The big question now is what this means for the final two episodes of the season. With that much power, Talbot could potentially be the savior Earth has been looking for (he even refers to himself as Earth’s Mightiest Hero at one point), but his broken psyche is just no match for that much power. Within hours he becomes wildly paranoid, and it seems the real big bad of this season will be Talbot. With him now potentially heading back to Earth to search for more Gravitonium within the planet, it sounds like the perfect catalyst for accidentally busting the world apart. The real question is whether or not this has happened before and is happening again, or is Talbot getting super-powered a splinter in the timeline?
*The team itself is still plenty fractured. Mack and Yo-Yo are still at odds; Daisy and Yo-Yo literally come to blows; Mack is disappointed in the man Fitz has become; and Deke is still dealing with his feelings for Daisy, made all the sadder when she confesses she still never really got over Lincoln in the first place. It’s amazing just how much this team has been through, but despite it all, it’s encouraging to see Mack still holding the line for what’s right. S.H.I.E.L.D. is supposed to be the shield, and that’s what he’s still fighting for, be it aliens, super-powered baddies, or Nazis on the other side.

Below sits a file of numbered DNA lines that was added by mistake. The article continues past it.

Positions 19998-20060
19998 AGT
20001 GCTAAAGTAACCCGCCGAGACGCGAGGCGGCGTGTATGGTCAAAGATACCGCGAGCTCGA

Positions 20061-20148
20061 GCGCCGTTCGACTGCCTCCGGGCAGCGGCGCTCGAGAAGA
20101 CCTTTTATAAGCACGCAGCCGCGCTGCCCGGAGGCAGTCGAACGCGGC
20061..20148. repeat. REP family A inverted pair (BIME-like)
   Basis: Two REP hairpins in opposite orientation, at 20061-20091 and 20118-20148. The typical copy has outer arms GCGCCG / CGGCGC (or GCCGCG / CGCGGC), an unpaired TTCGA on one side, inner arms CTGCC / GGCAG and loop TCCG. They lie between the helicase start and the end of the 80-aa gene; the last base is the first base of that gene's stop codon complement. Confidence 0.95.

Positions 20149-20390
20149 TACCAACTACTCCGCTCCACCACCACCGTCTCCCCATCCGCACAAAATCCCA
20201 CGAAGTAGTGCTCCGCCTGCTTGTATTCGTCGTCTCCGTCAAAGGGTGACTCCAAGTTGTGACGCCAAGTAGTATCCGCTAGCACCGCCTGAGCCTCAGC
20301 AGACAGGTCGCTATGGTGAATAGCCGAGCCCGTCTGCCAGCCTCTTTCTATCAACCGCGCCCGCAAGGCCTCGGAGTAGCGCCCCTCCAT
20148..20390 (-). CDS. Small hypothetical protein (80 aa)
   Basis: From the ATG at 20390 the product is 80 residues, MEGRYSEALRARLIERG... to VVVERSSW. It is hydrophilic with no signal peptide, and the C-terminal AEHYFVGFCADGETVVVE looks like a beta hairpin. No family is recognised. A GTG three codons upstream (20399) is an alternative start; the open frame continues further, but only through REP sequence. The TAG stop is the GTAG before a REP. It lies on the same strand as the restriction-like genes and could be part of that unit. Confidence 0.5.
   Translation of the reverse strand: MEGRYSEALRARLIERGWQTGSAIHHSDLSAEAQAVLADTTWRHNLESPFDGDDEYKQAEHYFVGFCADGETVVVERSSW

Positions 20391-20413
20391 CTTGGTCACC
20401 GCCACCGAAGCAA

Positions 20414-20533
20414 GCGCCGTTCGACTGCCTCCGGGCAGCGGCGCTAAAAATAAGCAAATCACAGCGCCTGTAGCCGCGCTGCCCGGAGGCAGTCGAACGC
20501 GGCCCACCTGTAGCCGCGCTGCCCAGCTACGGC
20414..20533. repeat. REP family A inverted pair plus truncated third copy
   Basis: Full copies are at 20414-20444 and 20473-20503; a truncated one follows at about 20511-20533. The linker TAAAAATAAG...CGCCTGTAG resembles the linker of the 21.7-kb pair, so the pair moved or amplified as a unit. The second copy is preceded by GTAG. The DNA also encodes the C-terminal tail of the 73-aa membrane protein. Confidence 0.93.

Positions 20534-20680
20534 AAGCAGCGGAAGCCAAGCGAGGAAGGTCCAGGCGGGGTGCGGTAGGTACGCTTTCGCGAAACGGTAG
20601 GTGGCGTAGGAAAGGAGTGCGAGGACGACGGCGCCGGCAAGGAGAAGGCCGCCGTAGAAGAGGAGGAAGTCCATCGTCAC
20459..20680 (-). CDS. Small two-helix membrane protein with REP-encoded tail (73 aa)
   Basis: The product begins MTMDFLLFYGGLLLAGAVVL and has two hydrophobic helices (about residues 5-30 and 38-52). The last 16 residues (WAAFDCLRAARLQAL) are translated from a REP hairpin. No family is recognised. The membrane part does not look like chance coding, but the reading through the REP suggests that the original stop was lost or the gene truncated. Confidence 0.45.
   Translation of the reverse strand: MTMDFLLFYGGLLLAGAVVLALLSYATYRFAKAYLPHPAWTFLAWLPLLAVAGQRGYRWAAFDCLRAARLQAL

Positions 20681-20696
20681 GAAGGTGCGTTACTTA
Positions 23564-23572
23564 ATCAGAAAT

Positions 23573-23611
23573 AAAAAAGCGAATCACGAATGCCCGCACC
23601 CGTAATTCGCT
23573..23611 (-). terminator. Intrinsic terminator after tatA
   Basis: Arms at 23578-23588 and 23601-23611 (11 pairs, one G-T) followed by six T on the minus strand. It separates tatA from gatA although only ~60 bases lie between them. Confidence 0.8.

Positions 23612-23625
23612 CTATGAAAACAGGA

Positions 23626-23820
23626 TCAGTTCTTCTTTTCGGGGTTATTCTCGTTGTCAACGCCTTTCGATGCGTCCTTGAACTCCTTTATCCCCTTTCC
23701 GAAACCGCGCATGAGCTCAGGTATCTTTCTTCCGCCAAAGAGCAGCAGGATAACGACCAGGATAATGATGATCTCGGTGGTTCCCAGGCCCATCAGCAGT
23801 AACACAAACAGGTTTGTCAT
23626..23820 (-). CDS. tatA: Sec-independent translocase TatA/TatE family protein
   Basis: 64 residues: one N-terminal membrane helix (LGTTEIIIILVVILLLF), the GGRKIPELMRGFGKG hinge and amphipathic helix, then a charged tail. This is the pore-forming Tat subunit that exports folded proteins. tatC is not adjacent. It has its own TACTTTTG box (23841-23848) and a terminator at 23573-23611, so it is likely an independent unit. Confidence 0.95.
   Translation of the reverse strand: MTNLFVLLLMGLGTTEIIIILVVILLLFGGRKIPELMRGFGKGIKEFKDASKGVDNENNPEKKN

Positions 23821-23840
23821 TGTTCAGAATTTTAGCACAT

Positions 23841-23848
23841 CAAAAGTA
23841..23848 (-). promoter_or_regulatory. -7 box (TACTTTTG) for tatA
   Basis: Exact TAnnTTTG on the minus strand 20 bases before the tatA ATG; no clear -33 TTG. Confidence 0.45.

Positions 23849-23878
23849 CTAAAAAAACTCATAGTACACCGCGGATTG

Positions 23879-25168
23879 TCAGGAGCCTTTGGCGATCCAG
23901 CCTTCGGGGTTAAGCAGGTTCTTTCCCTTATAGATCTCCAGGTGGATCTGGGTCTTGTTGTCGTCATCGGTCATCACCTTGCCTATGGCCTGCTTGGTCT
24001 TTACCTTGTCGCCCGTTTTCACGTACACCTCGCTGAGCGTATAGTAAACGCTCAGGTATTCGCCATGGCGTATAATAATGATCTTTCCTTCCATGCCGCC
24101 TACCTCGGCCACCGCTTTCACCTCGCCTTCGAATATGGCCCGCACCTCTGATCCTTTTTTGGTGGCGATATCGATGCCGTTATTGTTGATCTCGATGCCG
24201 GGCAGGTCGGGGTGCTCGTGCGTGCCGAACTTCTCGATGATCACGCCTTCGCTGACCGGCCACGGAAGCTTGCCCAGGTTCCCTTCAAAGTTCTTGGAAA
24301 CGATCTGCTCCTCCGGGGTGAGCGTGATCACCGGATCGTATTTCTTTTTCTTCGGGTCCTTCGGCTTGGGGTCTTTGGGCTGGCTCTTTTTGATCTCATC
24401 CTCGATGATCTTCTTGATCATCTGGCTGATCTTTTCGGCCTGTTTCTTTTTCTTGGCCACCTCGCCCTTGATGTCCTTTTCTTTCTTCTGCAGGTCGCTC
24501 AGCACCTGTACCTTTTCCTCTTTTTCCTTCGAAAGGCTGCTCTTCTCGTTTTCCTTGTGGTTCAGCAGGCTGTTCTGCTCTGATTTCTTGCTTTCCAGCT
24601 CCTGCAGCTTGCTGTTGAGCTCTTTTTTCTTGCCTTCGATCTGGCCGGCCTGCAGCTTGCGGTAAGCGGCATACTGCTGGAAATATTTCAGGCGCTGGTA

*Kasius’ super-powered drug pops up in the present day here, used by the attacking aliens for an epic face-off with Mack. Simmons is figuring out how it works, so it stands to reason that could be a plot point yet to come.
*Daisy and May’s efforts to secretly save Coulson took a major step forward this week, as Daisy literally digs up her late mother once she realizes her DNA is a necessary component in the centipede cocktail that was part of the Deathlok program (boy, isn’t that a mouthful). It’s taken a backseat of late, but Coulson is still dying. With the writers teasing the finale as a suitable series ender, his fate will certainly loom large.
*A geeky aside: The teleportation tech that Hydra has to meet up with the Confederacy is a legit game-changer, right? Like, the Avengers could definitely get some use out of that in Avengers 4, wouldn’t you think? It’s extremely unlikely we’d ever see any TV-to-movie crossover action, but still, those little questions do make you scratch your head.
*S.H.I.E.L.D. officially has a spaceship, and in preparing the Zephyr for space flight, the team also fulfilled a piece of the prophecy that ends in a broken future. Again, can they break the loop?
*Daisy and May are now on Talbot’s ship, and they all seem to be prisoners. The team is, once again, divided. Both literally, and figuratively.
*Hale’s attempt to trigger Talbot’s brainwashing was a clever, and gutsy move. It obviously didn’t go well (R.I.P. Hale), but still brave.
*Quake seems to give her full blast at Talbot, and he doesn’t even budge. Yeah, he’s not going to be easy to stop.
*Post-credit scene: Kasius has Daisy as a prisoner, an event that once again has some clear implications to the future we’ve glimpsed. It’s going to be an interesting two weeks. Also, here’s hoping ABC brings this show back next year, because it’s better than ever.